The passage continues with a description of the land: “There was no lack of salmon in the river or the lake, bigger salmon than they had ever seen. The country seemed so kind that no winter fodder would be needed for livestock: there was never any frost all winter and the grass hardly withered at all.

In this country, night and day were of more even length than in either Greenland or Iceland: on the shortest day of the year, the sun was already up by dagmálsstaðr and did not set until after eykðarstaðr 2

(Dagmálsstaðr is a period of the day starting about 3 hours before noon – i.e. about 9 a.m. Eykðarstaðr is a period of the day starting about 3 hours after noon – i.e. about 3 p.m.).

On the east coast, salmon are not usually found further south than the Hudson River (latitude c. 40° 40’ N) and the description of the length of the shortest day means that the area must have been south of latitude fifty and north of latitude 40, which would be somewhere between the Gulf of St Lawrence and New Jersey.

Leifr decided to divide the crew into two halves which would take it in turn for one half to go exploring the area and for the other half to remain to remain at the base. This carried on for some time until one evening when the news came that Tyrkir the German was missing. Leifr was angry and set up a search party. They had not gone far when Tyrkir appeared.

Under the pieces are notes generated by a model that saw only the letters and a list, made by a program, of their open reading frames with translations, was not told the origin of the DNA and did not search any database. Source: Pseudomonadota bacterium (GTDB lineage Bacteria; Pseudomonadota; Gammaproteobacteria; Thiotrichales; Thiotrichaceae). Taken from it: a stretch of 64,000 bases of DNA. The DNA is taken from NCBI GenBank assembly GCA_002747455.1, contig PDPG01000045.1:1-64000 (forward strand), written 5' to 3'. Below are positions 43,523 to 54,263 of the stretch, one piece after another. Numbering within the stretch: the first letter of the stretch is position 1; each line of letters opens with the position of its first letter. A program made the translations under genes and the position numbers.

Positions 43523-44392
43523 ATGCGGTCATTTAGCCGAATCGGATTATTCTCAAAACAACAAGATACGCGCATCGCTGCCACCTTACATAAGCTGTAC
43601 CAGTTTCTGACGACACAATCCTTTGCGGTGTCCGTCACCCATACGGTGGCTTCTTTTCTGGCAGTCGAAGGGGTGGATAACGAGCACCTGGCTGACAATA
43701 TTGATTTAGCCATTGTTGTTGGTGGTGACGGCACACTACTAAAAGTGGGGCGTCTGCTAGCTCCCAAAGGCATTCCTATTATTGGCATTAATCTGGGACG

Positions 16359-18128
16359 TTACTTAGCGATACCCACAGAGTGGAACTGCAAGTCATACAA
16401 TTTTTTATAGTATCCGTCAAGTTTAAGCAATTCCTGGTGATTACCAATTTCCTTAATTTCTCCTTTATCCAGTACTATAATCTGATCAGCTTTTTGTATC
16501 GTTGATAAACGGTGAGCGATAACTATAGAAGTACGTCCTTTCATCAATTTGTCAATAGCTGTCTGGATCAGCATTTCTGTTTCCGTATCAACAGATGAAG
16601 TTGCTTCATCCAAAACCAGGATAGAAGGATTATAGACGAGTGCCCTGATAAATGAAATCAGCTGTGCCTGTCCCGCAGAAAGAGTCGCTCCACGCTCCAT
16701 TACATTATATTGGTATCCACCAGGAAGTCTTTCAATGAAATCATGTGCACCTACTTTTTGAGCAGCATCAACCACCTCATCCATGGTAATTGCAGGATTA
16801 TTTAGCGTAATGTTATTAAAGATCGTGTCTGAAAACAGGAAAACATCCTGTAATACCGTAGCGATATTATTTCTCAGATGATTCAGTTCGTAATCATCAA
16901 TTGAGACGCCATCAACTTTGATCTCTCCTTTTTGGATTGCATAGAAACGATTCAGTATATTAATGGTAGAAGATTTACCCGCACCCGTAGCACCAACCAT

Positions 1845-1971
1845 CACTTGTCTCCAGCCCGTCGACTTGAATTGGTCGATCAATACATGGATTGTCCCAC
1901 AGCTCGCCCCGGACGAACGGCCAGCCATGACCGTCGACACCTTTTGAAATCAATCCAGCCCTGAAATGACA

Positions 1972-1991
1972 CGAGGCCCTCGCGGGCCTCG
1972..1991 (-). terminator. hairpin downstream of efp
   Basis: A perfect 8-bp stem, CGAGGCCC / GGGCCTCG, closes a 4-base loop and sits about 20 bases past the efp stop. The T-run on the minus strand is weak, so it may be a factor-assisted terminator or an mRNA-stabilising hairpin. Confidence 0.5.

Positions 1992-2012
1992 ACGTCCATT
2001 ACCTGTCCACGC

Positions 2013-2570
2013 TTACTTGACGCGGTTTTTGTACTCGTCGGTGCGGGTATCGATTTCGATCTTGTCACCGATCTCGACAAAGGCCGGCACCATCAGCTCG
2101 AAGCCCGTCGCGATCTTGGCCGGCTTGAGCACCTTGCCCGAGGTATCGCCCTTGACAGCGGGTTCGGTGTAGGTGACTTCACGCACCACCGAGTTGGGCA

“‘I did not go much farther than you,’ he said. ‘I have some news. I found vines and grapes. ‘Is that true, foster-father?’ asked Leif. ‘Of course, it is true,’ he replied. ‘Where I was born there were plenty of vines and grapes.’ They slept for the rest of the night, and next morning Leif said to his men, ‘Now we have two tasks on our hands. On alternate days we must gather grapes and cut vines, and then fell trees, to make a cargo for my ship.’ This was done. The tow-boat was filled with grapes. They took on a full cargo of timber; and in the spring they made ready to leave and sailed away. Leif named the country after its natural qualities and called it Vinland.” 3